Having Children Brought All My Fears to the Surface!

Happy Mother’s Day to all of you who have had the rewarding, challenging, and at times harrowing experience of being a mother, or who have now developed a deep respect for their own mother or wife.

I may be saying this tongue in cheek, but when I woke up this morning thinking about what I wanted to write, I realized that my journey of motherhood was as big a part of my journey of sickness and healing as any other factor. When my mother was diagnosed with Alzheimer’s, I believed her years of overcare of 10 children and 30 grandchildren were in part to blame for her early decline. And I worked diligently to learn from her overwhelm which I had exhibited during my younger years of being a mother.

My Early Years As A Mother

I was, in many people’s eyes, the most overprotective, seriously anxious mother they knew from the moment I became pregnant with my first son in 1989 until my third son was a junior in high school (2011). I worried day and night not only about their safety, but also about doing the right thing for their mental, emotional, and physical development. If I had monitors on my body, heart, and brain during the early years of motherhood, they would have shown an elevated heart rate, the constant release of adrenaline, cortisol, and other excitatory hormones, and all the gut and other issues that accompany this kind of hidden, constant overcare.

Were these Really Scary Moments?

Here are a few examples of my overanxious reaction to my children’s daily lives when they were younger.

  1. I almost leapt into the pool when my middle child was learning to swim because I did not think he could make it across the pool. There was a swim teacher in the pool with him.
  2. I ran nearly a mile from one end of a soccer stadium to another when I noticed my middle son was surrounded by older boys who looked like they were about to beat him up. I got in their faces and pointed a finger at them and said, “don’t you dare lay a hand on my son.” They left quaking in their boots, but my son was extremely embarrassed. I embarrassed my children a great deal during their childhood because of my overcare.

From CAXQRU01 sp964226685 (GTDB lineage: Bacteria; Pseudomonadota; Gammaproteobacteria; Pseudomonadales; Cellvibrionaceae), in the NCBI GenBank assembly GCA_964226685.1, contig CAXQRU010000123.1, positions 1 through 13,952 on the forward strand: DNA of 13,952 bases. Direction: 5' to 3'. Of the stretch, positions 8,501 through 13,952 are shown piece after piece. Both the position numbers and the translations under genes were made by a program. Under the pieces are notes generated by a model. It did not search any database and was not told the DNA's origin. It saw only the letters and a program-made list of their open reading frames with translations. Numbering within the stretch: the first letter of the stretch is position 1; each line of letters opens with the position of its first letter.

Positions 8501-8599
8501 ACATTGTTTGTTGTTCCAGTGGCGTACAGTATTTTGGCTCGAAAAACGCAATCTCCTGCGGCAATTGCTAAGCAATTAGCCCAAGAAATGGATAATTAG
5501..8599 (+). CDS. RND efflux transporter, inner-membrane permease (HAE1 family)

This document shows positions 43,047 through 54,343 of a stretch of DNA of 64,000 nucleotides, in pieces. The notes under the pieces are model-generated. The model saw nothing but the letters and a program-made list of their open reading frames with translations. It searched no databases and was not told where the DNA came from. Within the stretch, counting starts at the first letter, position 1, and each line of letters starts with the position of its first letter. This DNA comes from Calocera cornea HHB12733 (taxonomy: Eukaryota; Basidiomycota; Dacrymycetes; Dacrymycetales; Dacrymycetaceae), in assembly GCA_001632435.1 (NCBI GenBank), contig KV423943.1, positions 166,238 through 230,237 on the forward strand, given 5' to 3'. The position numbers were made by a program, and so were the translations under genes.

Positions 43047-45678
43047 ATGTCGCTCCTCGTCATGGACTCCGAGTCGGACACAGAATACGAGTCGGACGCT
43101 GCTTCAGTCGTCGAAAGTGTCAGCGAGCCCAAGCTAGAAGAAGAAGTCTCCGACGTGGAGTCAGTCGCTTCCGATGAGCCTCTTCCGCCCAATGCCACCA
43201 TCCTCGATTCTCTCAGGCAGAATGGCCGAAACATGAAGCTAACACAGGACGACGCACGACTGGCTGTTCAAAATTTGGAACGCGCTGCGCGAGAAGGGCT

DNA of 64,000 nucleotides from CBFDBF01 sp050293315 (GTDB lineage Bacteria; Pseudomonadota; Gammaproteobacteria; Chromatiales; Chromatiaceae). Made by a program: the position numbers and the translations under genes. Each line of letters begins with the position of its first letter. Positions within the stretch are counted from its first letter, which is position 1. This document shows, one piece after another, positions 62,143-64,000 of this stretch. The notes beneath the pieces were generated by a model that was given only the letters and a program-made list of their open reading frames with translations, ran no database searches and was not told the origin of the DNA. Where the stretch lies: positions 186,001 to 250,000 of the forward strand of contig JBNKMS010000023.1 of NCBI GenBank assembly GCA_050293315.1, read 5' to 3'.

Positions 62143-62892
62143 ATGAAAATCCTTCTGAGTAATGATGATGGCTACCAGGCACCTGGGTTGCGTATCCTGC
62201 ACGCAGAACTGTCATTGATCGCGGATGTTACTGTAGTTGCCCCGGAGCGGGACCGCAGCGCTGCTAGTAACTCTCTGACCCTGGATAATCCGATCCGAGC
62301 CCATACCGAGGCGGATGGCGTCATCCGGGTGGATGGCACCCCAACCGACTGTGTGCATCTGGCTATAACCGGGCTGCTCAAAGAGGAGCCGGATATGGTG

3. I confronted the opponent’s coach when my youngest son was playing on a kid’s soccer team. The opposing coach happened to be the head coach for the college soccer team. But that didn’t deter me. I thought his kids were playing dirty on the field and I saw one of his players trip my son in a slide tackle. His response to me “You are barking up the wrong tree. Take it up with the referee.”
  4. Teachers always knew who I was because I wanted to make sure my children always got a fair shake, even when they did not necessarily deserve it.
  5. I telephoned the mother of the girls my eldest son wanted to date to make sure they knew who I was and that my son was a gentleman (haha).
  6. I looked over their homework when they let me and often sat with them until they did a better job. We had lots of arguments at the homework table about doing your best.
  7. I made up sayings like “Fun is Dumb” to remind them to stay out of trouble. We laugh about that one a lot.
  8. I yelled, cried, cajoled, argued, and prayed my way through their childhood.
  9. I woke up constantly at night when they were teenagers and always had my phone by the bed. There were many sleepless nights.

Motherhood Today 

And then one day I woke up and they were all grown upmaking great decisions, paying their way in the world, offering to contribute to household expenses during COVID, and sending Mother’s Day cards with handwritten messages like this without any prompting. “I’m thankful for the way you and Dad raised me, and I have found that I hold true many of the core principles you have instilled in me.”  When I read this card, tears came pouring out and I realized I am not faint of heart.  It takes courage to be a mom.

I talk to my mom in heaven a lot these days and I tell her that I don’t try to control their every move and decision even if I do not agree with them, as she did with us and yet they are coming out more than OK and often come to me for advice. I realized it was healthier for me and for them if I just love them the way they are and when I can, to make myself available to them. I find the more I take this attitude, the more they want me and my husband to be part of their adult lives and I am so grateful that I have learned to enjoy my role of motherhood in a much more relaxed, fun way.  I hope to be the best version of their mom for as long as I can. 

Thank you to my children for teaching me so much about Motherhood.  I love you all more than you can imagine!

My wish for all mothers is to find a way to love their children without depleting their own energy and health!

With Heart,

Andrea

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